Author Archives: shoshibookblog

Musings on Time and Space: ‘Flights’ by Olga Tokarczuk

With its beautiful stark blue cover, the Fitzcarraldo Edition of ‘Flights’ doesn’t give away much about the book’s content.  The blub, starting with the sentence ‘Flights, a novel about travel in the twenty-first century and human anatomy, is Olga Tokarczuk’s … Continue reading

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Melancholy Beauty: ‘The Hour of the Star’ by Clarice Lispector (translated by Giovanni Pontiero)

It is hard to know where to begin with this review.  ‘The Hour of the Star’ is a novella that is so short and so full of perfectly crafted sentences and images, my strong temptation to fill the blog post … Continue reading

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First read from the Man Booker International Prize longlist: ‘The Impostor’ by Javier Cercas

It’s that time of year again: the Women’s Prize for Fiction longlist was announced (16 books and the only one I’ve read so far is The Ministry of Utmost Happiness), followed immediately by the Man Booker International Prize longlist (13 … Continue reading

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Classic Science Fiction: ‘I Robot’ by Asimov

As the recent silence on my blog demonstrates, I’ve been suffering from something of a reading slump.  As all experienced readers know, the only way to combat such misery is to wait it out, holding on to the hope that … Continue reading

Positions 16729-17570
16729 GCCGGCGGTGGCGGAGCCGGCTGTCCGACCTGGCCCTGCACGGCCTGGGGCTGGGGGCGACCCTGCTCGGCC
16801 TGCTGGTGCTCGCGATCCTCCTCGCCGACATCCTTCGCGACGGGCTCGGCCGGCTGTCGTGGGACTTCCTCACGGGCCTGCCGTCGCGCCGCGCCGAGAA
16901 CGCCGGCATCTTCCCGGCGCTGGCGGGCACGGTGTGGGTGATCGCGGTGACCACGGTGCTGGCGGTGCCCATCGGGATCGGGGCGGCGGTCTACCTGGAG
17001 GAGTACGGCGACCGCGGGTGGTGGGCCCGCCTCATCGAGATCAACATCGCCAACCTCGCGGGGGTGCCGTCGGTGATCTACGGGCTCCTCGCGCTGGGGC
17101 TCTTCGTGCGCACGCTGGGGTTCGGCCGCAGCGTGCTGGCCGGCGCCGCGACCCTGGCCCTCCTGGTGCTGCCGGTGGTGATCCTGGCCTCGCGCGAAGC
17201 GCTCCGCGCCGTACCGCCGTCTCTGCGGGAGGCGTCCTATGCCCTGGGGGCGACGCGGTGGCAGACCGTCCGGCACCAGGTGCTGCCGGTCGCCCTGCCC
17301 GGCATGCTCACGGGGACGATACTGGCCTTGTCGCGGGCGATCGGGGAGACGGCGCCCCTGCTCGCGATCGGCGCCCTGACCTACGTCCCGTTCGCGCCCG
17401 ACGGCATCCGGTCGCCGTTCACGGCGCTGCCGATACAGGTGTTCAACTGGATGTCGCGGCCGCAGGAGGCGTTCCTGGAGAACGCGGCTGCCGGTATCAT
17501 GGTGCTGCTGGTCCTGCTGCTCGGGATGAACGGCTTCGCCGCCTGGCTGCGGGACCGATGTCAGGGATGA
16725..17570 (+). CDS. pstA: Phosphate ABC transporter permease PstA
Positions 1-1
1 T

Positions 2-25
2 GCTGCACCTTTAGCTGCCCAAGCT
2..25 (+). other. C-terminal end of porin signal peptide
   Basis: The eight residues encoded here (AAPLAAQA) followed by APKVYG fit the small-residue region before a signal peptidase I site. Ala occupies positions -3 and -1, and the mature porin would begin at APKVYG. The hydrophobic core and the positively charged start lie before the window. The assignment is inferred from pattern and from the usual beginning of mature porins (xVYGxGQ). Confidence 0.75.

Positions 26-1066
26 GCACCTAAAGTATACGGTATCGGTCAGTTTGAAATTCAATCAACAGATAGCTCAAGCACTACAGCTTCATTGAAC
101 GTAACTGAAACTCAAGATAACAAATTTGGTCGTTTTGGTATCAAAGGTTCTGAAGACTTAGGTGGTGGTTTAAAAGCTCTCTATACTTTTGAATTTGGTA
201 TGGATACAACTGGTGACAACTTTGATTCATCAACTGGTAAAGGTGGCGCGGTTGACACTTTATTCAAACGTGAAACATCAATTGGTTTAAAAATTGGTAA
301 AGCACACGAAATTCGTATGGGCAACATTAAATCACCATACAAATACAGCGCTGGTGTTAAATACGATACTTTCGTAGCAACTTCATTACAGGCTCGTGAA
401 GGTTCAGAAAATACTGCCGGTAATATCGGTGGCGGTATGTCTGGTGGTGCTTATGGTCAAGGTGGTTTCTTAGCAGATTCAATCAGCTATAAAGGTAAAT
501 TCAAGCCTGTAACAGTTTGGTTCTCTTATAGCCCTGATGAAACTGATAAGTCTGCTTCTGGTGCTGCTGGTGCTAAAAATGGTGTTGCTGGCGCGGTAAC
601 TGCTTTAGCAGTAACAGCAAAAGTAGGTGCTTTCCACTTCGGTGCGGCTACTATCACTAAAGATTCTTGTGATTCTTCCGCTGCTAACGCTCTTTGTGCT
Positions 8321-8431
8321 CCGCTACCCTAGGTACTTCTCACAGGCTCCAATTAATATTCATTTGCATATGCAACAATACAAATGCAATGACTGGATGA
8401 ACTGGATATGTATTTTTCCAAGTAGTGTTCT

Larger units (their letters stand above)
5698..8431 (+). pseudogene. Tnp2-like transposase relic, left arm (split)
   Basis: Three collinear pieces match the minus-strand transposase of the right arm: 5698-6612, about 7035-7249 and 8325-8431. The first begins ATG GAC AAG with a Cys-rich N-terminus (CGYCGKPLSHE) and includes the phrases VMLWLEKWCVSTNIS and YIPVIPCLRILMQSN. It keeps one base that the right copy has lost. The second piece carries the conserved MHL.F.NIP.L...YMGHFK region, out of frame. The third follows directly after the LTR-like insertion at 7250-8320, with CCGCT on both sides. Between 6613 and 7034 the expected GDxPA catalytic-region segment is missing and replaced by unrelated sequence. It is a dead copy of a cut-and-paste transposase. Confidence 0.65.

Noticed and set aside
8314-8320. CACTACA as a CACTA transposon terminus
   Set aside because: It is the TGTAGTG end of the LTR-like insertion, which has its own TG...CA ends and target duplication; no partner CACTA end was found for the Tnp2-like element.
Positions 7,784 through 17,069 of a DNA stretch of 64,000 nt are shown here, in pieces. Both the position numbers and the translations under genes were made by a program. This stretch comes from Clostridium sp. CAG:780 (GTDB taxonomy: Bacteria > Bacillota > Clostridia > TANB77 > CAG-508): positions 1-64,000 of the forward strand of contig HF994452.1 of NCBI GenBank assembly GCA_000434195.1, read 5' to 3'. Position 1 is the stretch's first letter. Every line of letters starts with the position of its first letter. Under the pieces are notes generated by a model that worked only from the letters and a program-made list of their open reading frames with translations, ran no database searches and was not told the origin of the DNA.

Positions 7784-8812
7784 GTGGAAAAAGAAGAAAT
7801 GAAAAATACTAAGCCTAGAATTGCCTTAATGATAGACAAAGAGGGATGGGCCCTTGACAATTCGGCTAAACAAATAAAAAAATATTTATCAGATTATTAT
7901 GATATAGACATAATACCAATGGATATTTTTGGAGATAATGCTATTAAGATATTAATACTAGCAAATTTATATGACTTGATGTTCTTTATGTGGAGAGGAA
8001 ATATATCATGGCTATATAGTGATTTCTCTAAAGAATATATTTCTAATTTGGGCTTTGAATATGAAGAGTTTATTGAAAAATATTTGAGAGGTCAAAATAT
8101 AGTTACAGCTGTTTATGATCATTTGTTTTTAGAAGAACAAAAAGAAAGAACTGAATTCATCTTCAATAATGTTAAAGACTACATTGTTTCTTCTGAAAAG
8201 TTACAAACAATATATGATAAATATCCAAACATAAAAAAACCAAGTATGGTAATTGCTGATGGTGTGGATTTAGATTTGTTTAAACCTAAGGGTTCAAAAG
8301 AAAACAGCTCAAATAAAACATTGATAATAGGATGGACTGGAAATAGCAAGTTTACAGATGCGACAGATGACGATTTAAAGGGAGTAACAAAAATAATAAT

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A very full year: ‘A Dance to the Music of Time’ (part 3 – winter) by Anthony Powell

I realise I am late with this, and trying to use the recent terrible weather as an excuse for thinking it’s still winter isn’t entirely convincing. Maybe I should claim instead that the somewhat languid pace of the Dance sequence … Continue reading

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Les Misérables and Les Mystères de Paris: a comparison

When raving about ‘The Mysteries of Paris‘ last week, it was clear there was an elephant in the room, because when you describe thousand plus page novels using characters to explore social issues in 19th century Paris, no-one thinks you’re … Continue reading

Posted in Eugène Sue, Reading in translation, Victor Hugo | Tagged , , , | 8 Comments

Addictively Silly: The Mysteries of Paris by Eugène Sue (1842-43)

The Mysteries of Paris begins in the dank alleyways of the Parisian underworld.  A mysterious stranger ‘darted with hasty step into the Cité, that labyrinth of obscure, narrow, and winding streets which extends from the Palais de Justice to Notre … Continue reading

Posted in Eugène Sue, Reading in translation | Tagged , , | 11 Comments